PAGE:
First period shots for the Blues: 16. Second period shots for the Blues: 3. Third period shots for the Blues: 12.
And the Blues actually played better in the second period than they did in the third, which was sloppy, slow-footed and off-target. If the homestand told us anything about this team it's that they are an incredibly inconsistent bunch. No idea what makes them think that 20 minutes of effort is enough for this team, but it isn't the attitude they had at the end of last year. Plenty to pick on tonight:
- The Bruins did a great job of clogging the middle of the ice in their own zone. This allowed the Blues to do a good job of firing shots right into them which were quickly turned into a breakout.
- That shorthanded goal was a back-breaker. Fans started pouring out of their seats with over 8 minutes to play and for once I didn't blame them. Mistakes happen, but that was a catastrophic breakdown.
- T.J. Oshie was great last year because he was in constant motion. He was barreling up and down the ice and showing little hestiation at any point. He has lost that running motor. He had some moments, but he also had plenty of moments tonight where he was flat-footed or not moving towards the puck-carrier who was his responsibility. He's not a premier offensive talent at this level; his heart is what makes him different. He's not showing enough heart lately.
- Patrik Berglund is invisible out there. His ice time slipped to less than nine minutes tonight and it looked like he played even less than that. Let's hope this is a sophomore slump and not the norm for what we should expect from him.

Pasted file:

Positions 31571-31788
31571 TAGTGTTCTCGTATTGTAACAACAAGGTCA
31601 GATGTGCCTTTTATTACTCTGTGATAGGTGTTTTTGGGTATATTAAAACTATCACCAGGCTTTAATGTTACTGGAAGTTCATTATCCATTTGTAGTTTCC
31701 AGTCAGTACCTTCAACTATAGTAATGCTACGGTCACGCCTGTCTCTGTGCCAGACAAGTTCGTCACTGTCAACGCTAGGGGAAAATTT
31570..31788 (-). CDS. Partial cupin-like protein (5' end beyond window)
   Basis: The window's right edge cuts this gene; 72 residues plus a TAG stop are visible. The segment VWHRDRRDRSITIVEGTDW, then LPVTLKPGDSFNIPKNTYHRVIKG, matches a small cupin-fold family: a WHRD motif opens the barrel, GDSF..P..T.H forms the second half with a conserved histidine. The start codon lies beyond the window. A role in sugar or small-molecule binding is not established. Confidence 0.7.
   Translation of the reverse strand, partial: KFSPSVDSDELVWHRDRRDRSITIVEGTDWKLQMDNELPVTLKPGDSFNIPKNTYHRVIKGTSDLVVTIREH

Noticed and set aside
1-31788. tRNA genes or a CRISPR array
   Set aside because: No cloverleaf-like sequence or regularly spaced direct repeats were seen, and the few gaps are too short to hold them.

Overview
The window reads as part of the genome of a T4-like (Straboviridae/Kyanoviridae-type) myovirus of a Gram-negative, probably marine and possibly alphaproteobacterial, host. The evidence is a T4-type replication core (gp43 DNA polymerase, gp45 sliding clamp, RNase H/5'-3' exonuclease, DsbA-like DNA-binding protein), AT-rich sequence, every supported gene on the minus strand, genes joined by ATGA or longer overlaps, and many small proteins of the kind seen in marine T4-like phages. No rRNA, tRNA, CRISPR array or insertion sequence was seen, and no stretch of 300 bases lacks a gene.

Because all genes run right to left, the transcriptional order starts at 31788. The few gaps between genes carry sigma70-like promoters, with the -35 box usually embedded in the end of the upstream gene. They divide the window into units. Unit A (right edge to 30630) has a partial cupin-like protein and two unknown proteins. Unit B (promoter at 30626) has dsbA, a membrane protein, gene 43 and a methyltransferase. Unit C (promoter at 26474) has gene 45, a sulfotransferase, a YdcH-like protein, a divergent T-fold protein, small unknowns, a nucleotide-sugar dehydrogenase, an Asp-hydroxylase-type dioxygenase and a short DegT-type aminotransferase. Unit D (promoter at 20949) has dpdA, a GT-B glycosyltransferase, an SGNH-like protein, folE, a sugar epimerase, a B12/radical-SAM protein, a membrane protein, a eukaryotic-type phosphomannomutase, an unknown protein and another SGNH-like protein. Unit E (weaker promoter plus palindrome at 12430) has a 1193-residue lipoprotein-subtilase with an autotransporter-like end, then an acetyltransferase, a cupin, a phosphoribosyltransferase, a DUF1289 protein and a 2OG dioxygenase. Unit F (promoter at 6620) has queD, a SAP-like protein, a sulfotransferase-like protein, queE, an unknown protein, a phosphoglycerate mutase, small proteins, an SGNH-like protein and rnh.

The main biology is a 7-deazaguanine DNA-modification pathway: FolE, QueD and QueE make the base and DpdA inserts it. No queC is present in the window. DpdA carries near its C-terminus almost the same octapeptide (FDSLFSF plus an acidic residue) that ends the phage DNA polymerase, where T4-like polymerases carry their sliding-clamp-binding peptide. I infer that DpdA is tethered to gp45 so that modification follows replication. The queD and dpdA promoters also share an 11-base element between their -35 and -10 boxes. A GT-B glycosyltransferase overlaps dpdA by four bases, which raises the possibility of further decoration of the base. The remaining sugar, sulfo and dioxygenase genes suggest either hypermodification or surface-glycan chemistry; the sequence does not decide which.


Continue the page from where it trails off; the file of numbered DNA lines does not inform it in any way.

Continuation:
- David Backes was trying to use his size and physicality tonight, but he's being paid to be a scorer. In over 17 minutes of ice time, he registered one shot on net.
- Hit the net. I don't know how many shots missed the net completely tonight and then self-cleared by wrapping around the glass and going out of the zone far side, but it was a lot. Andy McDonald, Brad Boyes, Erik Johnson and others all did it. I understand that at the NHL level you have to make perfect shots to beat good goalies, but sometimes just making the goalie make a save turns into a rebound. Sometimes there's no rebound, but at least the face-off is in the offensive zone. Sometimes those shots even go in. I swear. Try it sometime.
- One positive: The trend started with Erik Johnson, but a bunch of the defensemen are jumping up into the play more now. I like it. As long as they're getting back or getting covered by a forward, I think it adds an element of danger and makes the team harder to defend. Worked pretty well for Carlo Colaiacovo tonight.
Games in Dallas Wednesday and against the Predators Friday. Guarantee they'll need to play hard for more than one period if they want to win either of those games.